Internet kiosks in pubs and shopping centres are part of the UK government's latest scheme to find jobs for the unemployed.
The government today announced plans to make its national job bank, which contains around 400,000 vacancies, available online. The Learning and Work Bank network will be available online later this year and will allow jobseekers to post their CVs online and respond to job ads.
The site will be backed by £68m from the government and an undisclosed investment from IT services giant EDS, in a public/private sector partnership. The money will be used in part to set up call centres and public kiosks.
David Blunkett, education and employment secretary, said today at the Knowledge 2000 conference: "The bank has the potential to revolutionise the labour market, by matching jobs to workers, by taking learning out into the community and, eventually, giving people access to jobs throughout Europe - all at the click of a button."
The bank will also provide details of thousands of education and training courses through a link to the existing learndirect database.
Blunkett said he expects at least 100,000 people will access the Learning and Work Bank website every day, "but the figures will rapidly increase".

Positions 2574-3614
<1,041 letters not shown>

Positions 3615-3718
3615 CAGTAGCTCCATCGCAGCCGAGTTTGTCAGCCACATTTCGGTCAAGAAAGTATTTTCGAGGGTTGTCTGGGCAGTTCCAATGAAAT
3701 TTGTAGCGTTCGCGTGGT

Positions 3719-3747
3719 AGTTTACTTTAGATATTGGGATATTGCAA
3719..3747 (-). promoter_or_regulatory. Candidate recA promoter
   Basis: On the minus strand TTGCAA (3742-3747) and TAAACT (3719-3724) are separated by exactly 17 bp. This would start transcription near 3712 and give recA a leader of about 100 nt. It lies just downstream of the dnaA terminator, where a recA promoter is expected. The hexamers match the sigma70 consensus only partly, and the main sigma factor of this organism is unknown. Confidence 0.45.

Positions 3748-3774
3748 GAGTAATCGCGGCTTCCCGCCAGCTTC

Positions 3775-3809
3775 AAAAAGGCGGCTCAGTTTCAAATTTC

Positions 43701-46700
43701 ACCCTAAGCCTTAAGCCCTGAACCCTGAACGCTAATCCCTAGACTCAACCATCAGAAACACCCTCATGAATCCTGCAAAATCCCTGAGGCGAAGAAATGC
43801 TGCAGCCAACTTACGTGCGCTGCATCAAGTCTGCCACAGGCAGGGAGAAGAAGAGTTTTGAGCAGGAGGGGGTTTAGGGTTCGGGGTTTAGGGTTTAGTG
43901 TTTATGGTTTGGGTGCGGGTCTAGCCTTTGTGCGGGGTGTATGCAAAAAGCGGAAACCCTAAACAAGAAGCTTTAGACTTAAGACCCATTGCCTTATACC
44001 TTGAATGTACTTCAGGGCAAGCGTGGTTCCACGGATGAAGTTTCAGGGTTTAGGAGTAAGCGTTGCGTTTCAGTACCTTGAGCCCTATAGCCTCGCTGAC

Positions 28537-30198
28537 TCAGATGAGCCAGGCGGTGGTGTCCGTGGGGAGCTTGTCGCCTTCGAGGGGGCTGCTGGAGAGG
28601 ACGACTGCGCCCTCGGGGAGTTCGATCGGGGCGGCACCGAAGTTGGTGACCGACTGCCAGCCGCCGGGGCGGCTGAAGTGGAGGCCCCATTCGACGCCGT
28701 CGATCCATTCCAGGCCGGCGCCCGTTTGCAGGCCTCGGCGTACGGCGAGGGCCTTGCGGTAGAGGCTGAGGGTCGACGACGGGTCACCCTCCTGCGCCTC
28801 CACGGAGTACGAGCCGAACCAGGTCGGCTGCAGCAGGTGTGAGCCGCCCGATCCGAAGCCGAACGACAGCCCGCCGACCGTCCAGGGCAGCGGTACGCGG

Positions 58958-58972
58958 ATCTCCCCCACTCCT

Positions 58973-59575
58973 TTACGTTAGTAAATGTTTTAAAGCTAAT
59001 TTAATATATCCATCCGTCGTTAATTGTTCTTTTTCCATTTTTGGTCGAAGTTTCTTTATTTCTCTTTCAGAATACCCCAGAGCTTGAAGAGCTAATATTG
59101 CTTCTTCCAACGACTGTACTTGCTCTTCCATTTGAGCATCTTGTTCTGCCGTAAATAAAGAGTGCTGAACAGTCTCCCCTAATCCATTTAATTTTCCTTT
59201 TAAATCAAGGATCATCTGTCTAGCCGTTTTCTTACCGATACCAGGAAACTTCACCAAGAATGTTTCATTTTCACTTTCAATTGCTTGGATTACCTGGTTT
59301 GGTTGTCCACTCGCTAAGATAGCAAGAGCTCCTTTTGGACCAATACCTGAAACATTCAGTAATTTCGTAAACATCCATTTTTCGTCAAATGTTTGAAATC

Initially, people will be able to follow up job vacancies found on the website by ringing the national jobs telephone line, ES Direct.
Online recruitment is a booming industry and some providers may feel threatened by today's announcement.
A Department for Education and the Environment spokeswoman said that the site will not compete with other recruitment agencies. "We are working with recruitment agencies on this as a complementary service. Their websites will be incorporated via links on the site to increase the number of vacancies available."
In future, the bank may also carry information on local job markets, tax and benefits, links to employers' sites and will send jobseekers' CVs to relevant employers.
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